Tuesday, October 4, 2011


Reading, writing, and reviewing are top priorities in my life. I devote a lot of time to these three things.  There are few things I'd rather do, but they aren't my only priorities.  My husband, my children, and my grandchildren have first claim on my time and attention.  The two days I spend serving in the temple rank among my top priorities as well.  There are also my extended family and a whole raft of temporary priorities such as mopping my kitchen floor, weeding a flower bed, teaching a class, doing the laundry, balancing our checkbooks, visiting teaching, and so on.  I'm no different from other writers.  We have lives to lead that come before our characters' lives. (I've only ever met one writer who can afford a maid.)  But I always come back to reading, writing, and reviewing.

It's important for each individual, not just writers, to discover their priorities.  Writing isn't the only occupation that requires the ability to self-start and to set priorities, but since I'm in the writing business that's what I'm going to talk about.  People who need someone else to wake them up, set their goals, and propel them toward the computer won't accomplish much.  Writers who carve out their own time and predetermine what constitutes a qualified interruption are more likely to succeed than those who spend most of their precious writing time playing. The writer with a story to tell, a determination to get it published, and the ability to determine the priorities that will get him/her to that goal will succeed.
Establishing priorities is much like goal setting.  First it is necessary to decide what matters most.  For most of us, family comes before career, talents, or personal wants.  Next comes needs; you know the routine; food, shelter, safety.  Eventually we get down to things like careers, vocations, talents, and ambitions.  For a writer, this usually means getting published and like so many of life's goals, much of the pleasure is derived from the journey.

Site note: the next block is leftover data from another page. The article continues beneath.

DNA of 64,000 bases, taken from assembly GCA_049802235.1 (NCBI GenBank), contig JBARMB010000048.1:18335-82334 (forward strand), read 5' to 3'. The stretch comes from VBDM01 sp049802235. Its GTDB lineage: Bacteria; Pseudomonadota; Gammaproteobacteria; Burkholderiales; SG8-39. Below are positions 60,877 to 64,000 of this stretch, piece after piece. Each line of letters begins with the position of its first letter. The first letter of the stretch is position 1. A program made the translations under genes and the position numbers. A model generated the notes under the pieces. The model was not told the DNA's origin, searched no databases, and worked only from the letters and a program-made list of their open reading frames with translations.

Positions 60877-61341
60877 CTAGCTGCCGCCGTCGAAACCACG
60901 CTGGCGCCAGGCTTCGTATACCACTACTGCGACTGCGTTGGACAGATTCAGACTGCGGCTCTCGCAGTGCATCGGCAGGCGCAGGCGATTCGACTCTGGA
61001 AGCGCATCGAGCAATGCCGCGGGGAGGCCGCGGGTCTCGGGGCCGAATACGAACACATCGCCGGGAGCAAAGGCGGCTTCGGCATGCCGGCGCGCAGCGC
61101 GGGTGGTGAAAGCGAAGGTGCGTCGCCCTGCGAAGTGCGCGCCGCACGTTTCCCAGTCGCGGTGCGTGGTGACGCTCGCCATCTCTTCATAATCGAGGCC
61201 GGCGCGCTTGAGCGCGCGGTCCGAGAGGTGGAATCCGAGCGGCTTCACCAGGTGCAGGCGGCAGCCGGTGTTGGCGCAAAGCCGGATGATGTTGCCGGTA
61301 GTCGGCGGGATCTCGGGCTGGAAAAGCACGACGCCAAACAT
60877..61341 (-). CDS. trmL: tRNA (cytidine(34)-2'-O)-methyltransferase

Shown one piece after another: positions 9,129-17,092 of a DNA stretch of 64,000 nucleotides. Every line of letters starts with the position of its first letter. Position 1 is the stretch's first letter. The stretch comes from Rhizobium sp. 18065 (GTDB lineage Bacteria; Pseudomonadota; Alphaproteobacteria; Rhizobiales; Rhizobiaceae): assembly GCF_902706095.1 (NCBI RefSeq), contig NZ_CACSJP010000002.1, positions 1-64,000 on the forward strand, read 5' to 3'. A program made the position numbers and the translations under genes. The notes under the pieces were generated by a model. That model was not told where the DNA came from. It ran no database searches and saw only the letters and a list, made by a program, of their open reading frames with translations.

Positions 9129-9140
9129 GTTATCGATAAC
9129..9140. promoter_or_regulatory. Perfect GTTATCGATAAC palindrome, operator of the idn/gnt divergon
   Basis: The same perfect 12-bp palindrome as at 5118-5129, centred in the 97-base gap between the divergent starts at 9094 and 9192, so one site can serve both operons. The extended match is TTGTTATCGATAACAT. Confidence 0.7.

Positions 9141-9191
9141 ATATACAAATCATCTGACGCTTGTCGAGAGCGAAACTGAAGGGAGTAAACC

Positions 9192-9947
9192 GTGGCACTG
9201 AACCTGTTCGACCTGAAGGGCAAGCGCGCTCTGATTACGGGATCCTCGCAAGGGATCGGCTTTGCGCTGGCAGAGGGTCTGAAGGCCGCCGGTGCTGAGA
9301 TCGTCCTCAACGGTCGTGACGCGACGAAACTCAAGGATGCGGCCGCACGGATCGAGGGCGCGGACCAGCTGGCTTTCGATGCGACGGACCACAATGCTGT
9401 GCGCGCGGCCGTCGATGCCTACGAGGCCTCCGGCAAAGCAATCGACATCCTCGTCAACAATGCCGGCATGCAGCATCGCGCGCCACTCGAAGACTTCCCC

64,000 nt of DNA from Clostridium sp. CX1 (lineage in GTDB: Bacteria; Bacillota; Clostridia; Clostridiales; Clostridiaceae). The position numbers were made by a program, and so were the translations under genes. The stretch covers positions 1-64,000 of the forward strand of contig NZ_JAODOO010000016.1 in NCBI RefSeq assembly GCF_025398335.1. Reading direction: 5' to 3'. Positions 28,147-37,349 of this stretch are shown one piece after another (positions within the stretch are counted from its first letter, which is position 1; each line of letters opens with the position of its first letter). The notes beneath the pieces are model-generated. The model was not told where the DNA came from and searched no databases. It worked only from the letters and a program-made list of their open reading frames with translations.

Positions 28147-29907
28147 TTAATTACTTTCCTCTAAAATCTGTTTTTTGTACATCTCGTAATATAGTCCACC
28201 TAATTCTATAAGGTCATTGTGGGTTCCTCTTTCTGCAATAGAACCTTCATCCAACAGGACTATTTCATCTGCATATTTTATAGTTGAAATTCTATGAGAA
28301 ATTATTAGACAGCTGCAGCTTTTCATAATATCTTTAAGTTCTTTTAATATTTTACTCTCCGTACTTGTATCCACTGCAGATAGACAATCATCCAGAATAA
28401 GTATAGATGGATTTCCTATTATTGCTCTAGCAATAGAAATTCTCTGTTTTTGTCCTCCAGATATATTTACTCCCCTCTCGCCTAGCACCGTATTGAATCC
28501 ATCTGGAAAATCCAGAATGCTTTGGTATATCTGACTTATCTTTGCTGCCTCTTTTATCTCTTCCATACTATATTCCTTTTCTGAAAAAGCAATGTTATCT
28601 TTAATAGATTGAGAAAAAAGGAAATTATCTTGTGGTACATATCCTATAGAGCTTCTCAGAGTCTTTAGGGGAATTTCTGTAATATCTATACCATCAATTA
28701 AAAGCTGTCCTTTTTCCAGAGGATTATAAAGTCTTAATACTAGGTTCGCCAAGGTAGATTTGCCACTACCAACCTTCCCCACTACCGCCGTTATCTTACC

Important aspects of making writing a priority are self-discipline, education, reading, and finishing.  Self discipline is important if writing is a true priority.  Facebook and games are fun and the networking can be beneficial, but they can steal a lot of valuable writing time, as can TV.  If, like me, a person can't write until the beds are made and breakfast dishes are done, then do them first and fast.  Eliminate as many distractions as possible as quickly as possible, then get to work.
Education doesn't always mean formal education.  Writers can save themselves a lot of time and disappointment by reading books on writing, following up web sites devoted to writing instruction, and by attending conferences and seminars.  Being part of a critique group can help a writer overcome some major stumbling blocks to becoming an accomplished and published author.
I know several writers who claim they don't have time to read.  Frankly their work shows it.  Reading what others in your genre write can be invaluable to discovering techniques, errors to avoid, and provide insight into why readers buy those writers' books.  Reading in other genres broadens the background a writer brings to his/her own writing.